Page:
(Literary Essentials: Christian Fiction and Nonfiction)

The task of writing an account of Paul carries with it a number of challenges. The primary biblical sources, Paul’s own letters and Luke’s Acts of the Apostles, do not always agree on important details. Even with Paul’s own letters, scholars debate which are authentic and which were written by subsequent generations. Likewise, there is the question of what information to include from second and third century “apocryphal” works. Then there is always the question of what liberties to take with the gaps in Paul’s life and which details to add from what modern historians, archaeologists, and social scientists have learned about the first century Greco-Roman world.

Walter Wangerin, Jr., addresses some of these issues by writing a fictional account of Paul’s life with multiple storytellers. The main perspectives come from Timothy and Prisca, who give their impressions in thirty-two of the book’s ninety-nine chapters. Others, such as James and Barnabas with nine chapters each and Titus with four chapters, play a less prominent role because they are limited to certain periods in Paul’s life. Rhoda gives voice to only one short chapter as a character borrowed from Peter’s story to depict Paul’s impact on Jerusalem’s younger generation. The character Jude appears in only six early chapters to fill out the scanty details about Paul’s Damascus road experience. Among these imaginary reflections by biblical characters, Wangerin intersperses twelve chapters by Luke, simply recounting, word for word, the story of Acts. Similarly, five chapters convey the very words of Paul’s letters to the Thessalonians, Galatians, and Corinthians (with the latter divided into shorter fragments according current scholarly views).

Taking a cue from second century apocryphal letters, Wangerin includes eight carefully positioned chapters that describe key movements in the life of the contemporary Stoic philosopher and playwright Lucius Annaeus Seneca (Seneca the Younger). While never mentioned in the biblical text, Seneca provides an appropriate comparison and contrast to the character and career of Paul; both were martyred under Roman...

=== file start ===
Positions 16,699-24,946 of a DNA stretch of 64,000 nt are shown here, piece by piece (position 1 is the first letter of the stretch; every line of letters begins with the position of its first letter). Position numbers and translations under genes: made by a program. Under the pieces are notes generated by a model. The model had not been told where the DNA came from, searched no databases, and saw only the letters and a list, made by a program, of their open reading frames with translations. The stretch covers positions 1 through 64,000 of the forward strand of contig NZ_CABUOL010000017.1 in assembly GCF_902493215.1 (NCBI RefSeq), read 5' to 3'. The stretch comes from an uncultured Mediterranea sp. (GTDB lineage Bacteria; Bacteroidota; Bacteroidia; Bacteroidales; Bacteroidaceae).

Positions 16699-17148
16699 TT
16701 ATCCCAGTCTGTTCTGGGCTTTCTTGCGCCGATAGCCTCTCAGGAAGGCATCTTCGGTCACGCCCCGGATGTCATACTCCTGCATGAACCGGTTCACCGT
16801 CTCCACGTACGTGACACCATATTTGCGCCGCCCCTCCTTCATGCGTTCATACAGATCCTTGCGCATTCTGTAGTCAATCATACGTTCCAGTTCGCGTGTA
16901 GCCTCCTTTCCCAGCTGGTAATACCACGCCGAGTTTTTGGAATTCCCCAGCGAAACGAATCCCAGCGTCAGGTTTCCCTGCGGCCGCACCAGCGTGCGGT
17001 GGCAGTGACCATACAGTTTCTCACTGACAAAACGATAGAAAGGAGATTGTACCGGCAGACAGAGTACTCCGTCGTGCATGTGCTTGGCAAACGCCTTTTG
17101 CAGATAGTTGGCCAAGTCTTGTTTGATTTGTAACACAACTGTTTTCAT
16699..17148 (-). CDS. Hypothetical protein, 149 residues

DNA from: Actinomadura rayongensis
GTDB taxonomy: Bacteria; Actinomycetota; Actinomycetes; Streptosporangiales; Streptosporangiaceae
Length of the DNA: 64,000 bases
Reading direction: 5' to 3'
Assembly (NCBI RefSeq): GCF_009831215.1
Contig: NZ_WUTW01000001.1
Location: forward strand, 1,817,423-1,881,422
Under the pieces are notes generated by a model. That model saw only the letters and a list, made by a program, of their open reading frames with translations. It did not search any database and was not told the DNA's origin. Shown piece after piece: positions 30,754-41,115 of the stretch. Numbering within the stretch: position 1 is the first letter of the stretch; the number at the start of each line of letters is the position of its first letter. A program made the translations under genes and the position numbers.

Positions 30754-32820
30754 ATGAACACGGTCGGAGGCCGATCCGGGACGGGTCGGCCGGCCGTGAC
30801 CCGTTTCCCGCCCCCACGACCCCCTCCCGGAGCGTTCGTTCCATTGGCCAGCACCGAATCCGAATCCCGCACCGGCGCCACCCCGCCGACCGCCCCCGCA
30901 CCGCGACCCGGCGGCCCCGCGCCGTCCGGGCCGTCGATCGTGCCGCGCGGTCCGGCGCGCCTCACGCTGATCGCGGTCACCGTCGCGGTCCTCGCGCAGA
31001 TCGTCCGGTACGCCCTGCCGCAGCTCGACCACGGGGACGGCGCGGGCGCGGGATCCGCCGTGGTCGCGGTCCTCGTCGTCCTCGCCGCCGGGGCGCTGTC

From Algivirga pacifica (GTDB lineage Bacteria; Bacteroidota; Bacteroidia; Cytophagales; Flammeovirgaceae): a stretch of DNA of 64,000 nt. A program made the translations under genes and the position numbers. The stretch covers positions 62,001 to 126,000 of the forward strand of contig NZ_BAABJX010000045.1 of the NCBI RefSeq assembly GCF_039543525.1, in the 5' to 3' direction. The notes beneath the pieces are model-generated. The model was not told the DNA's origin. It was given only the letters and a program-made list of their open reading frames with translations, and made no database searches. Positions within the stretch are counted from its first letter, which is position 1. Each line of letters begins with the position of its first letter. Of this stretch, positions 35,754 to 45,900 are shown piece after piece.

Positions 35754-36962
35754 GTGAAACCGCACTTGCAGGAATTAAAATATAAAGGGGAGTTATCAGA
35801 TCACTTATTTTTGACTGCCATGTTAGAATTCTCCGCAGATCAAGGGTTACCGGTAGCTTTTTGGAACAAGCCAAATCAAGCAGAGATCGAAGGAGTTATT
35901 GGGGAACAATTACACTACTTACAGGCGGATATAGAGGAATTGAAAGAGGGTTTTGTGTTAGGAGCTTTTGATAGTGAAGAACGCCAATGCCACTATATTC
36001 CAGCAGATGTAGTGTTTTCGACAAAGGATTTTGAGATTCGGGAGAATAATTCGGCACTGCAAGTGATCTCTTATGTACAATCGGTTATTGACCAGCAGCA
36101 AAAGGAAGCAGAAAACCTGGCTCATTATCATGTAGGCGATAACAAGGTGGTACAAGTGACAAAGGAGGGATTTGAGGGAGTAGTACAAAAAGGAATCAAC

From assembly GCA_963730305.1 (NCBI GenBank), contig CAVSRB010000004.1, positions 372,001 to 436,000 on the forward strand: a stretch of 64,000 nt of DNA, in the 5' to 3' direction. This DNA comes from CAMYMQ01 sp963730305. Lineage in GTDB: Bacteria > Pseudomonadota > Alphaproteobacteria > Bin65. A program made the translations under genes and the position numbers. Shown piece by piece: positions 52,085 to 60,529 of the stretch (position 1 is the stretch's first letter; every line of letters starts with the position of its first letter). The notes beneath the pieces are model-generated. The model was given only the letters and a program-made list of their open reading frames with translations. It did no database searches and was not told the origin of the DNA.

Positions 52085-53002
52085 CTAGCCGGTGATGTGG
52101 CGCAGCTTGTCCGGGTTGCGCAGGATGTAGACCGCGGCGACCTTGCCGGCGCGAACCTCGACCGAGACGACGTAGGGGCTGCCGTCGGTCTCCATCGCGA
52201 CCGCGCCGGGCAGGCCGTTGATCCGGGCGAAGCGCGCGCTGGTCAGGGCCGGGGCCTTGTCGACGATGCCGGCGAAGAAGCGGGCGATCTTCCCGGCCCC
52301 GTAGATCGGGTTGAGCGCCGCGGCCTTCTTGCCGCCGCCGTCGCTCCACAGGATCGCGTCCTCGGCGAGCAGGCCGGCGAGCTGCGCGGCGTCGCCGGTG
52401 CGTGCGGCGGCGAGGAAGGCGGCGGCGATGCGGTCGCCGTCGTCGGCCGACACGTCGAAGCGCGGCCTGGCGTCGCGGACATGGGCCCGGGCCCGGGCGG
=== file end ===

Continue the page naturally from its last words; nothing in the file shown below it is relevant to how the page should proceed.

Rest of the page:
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(Literary Essentials: Christian Fiction and Nonfiction)

Sources for Further Study

Bornkamm, Günther. Paul. Minneapolis, Minn.: Fortress, 1995. The previous generation’s best-known fictional biography of Paul, originally written in German.

Dunn, James. Theology of Paul the Apostle. Grand Rapids, Mich.: Wm. B. Eerdmans, 2006. Based primarily on Paul’s letter to the Romans, Dunn reconstructs his theology and thoughts on God, humankind, sin, Christology, salvation, the Church, and the Christian life.

Murphy-O’Connor, Jerome. Paul: A Critical Life. New York: Oxford University Press, 1996. An account of Paul’s life based primarily on information gathered from the letters themselves rather than from the Acts of the Apostles. Includes contextual information from numerous first century sources.

Roetzel, Calvin J. The Letters of Paul: Conversations in Context. Louisville, Ky.: Westminster John Knox Press, 1998. Treats each letter’s possible dating, situation, and literary structure. Includes arguments for dividing later letters from authentic letters of Paul.

Stendahl, Krister. Paul Among Jews and Gentiles. Minneapolis, Minn.: Fortress, 1977. A series of essays based on careful word study that shows Paul’s primary goal, to incorporate Gentiles into the family of God.

Wright, N. T. Paul in Fresh Perspective. Minneapolis, Minn.: Fortress, 2006. Part 1 focuses on themes of creation and covenant, Messiah and apocalyptic, Gospel and empire. Part 2 deals with structures such as rethinking God, reworking God’s people, and reimagining God’s future.